They say drug discovery should focus on ‘validity’ – how well the results of experiments predict results in sick people. Instead, it has focused on methods that are easy to industrialize or methods that are academically fashionable.
In a report published in the journal PLoS ONE, Jack Scannell, from Oxford University’s Centre for the Advancement of Sustainable Medical Innovation, and consultant Jim Bosley approach drug discovery using mathematical tools that are used by economists to study decision making. They show that the chance of discovering an effective drug is surprisingly sensitive to the validity of the experimental methods. Small changes in validity can have a bigger effect than running 10 or even 100 times more experiments.
They argue that productivity has declined because the most predictive methods lead to the discovery of good drugs, and research in those areas stops (e.g., stomach ulcers). This leaves scientists working on as-yet-untreated diseases using less predictive discovery methods (e.g., Alzheimer’s). They also suggest that changing industrial and scientific fashions have contributed to the problem.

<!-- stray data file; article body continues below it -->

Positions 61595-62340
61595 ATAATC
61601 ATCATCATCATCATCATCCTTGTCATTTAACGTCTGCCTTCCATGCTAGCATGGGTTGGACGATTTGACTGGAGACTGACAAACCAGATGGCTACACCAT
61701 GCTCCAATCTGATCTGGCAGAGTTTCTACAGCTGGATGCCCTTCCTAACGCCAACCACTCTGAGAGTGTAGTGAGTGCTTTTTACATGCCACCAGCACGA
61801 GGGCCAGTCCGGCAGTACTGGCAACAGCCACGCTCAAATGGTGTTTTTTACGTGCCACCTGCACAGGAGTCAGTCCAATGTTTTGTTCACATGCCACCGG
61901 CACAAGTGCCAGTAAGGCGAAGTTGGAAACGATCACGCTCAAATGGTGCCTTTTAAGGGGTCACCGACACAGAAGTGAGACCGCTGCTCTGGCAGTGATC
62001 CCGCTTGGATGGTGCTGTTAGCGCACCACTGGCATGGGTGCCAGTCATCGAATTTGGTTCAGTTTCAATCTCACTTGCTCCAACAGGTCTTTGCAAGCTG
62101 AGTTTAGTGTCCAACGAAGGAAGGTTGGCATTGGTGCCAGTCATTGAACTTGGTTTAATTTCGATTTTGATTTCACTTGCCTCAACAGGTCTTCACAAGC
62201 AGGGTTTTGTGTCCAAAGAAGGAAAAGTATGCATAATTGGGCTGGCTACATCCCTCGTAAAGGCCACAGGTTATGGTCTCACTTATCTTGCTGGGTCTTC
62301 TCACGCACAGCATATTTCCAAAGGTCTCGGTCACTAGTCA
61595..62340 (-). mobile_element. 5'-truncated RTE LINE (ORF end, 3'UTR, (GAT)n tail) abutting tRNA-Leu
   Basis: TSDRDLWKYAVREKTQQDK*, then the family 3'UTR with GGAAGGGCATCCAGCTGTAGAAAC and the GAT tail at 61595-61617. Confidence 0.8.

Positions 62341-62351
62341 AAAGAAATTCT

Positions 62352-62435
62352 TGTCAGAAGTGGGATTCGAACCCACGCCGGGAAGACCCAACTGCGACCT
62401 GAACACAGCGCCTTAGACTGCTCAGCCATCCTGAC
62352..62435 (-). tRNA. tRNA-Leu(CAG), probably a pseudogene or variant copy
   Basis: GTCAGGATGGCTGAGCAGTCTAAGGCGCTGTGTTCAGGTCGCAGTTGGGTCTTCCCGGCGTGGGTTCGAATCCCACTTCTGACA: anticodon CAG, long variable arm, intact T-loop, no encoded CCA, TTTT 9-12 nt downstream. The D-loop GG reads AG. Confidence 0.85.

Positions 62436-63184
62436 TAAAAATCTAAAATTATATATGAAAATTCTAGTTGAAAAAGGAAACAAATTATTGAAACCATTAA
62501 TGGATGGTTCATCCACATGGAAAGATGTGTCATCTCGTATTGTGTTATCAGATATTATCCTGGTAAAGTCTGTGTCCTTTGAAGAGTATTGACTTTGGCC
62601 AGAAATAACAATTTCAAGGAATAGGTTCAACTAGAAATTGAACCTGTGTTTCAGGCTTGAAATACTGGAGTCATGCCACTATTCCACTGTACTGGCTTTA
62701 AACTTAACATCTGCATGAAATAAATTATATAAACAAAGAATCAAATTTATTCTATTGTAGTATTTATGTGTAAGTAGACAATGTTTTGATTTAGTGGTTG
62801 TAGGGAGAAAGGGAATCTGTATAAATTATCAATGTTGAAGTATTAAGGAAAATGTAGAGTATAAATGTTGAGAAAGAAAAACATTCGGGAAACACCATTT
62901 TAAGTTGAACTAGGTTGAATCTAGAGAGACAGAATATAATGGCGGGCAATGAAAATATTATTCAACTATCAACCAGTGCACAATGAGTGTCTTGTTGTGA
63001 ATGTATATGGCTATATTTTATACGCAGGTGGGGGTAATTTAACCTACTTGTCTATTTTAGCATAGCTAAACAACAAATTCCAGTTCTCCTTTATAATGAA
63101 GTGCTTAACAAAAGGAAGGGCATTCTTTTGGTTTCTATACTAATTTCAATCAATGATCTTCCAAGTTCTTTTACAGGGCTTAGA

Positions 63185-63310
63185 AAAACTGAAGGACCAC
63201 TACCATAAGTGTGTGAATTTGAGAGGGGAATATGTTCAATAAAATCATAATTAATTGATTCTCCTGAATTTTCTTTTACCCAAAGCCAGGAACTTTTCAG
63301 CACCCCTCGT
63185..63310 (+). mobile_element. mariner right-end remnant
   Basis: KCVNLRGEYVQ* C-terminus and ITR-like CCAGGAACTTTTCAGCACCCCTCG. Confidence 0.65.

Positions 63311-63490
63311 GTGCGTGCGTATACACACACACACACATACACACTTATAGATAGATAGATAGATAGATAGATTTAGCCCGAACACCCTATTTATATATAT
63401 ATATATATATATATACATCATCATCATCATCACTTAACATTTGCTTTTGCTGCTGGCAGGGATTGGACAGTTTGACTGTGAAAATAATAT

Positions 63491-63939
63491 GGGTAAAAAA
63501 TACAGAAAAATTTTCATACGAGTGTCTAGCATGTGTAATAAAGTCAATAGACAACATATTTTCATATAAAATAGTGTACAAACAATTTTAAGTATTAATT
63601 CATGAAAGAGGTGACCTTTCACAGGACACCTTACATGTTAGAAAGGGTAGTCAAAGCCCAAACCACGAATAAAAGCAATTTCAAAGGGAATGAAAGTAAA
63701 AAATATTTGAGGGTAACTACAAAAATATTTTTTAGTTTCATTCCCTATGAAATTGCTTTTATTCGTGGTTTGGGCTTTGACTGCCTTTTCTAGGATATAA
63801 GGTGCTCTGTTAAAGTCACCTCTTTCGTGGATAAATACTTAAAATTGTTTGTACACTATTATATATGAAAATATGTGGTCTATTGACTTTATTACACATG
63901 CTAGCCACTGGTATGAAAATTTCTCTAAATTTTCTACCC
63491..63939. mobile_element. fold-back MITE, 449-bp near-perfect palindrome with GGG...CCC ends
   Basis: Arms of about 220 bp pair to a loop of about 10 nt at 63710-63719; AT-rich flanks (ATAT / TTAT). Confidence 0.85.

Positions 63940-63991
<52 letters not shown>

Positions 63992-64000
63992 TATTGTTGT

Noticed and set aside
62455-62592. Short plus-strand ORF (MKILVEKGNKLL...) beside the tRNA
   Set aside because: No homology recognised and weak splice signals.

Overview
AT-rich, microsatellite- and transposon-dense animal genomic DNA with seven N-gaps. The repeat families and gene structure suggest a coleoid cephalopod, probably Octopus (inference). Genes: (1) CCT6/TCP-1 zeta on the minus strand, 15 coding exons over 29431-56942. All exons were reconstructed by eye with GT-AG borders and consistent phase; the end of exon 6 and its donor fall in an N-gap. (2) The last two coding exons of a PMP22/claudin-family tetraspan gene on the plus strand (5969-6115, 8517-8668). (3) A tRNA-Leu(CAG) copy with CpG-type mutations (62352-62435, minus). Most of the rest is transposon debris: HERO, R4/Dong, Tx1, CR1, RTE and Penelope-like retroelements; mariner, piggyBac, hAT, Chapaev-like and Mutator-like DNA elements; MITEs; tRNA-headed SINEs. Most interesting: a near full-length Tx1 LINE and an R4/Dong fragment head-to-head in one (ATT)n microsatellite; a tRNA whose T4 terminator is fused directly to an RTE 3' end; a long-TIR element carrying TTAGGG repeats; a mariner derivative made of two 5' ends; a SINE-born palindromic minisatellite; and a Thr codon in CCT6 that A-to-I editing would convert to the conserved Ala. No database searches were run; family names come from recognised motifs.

The result: Methods have become less predictive over time, worse decisions have been made, and the cost of discovery has gone up.
Drug approvals have increased since 2012. The researchers say that this is likely down to the rising use of genetic information which improves the validity of the methods to discover treatments for rare diseases, though less so for common diseases.
Dr Jack Scannell said: ‘There is a nasty puzzle at the heart of modern biomedical research. On one hand, the technologies that people think are important have become hundreds, thousands, or even billions of times cheaper. On the other hand, it costs nearly 100 times more to bring a drug to market today than it did in 1950. New drugs can be very expensive, yet the industry is closing labs and firing scientists. Our work goes some way towards explaining the puzzle. Governments, companies, and charities should focus on identifying and funding predictive methods, even if they don’t match current scientific fashion.’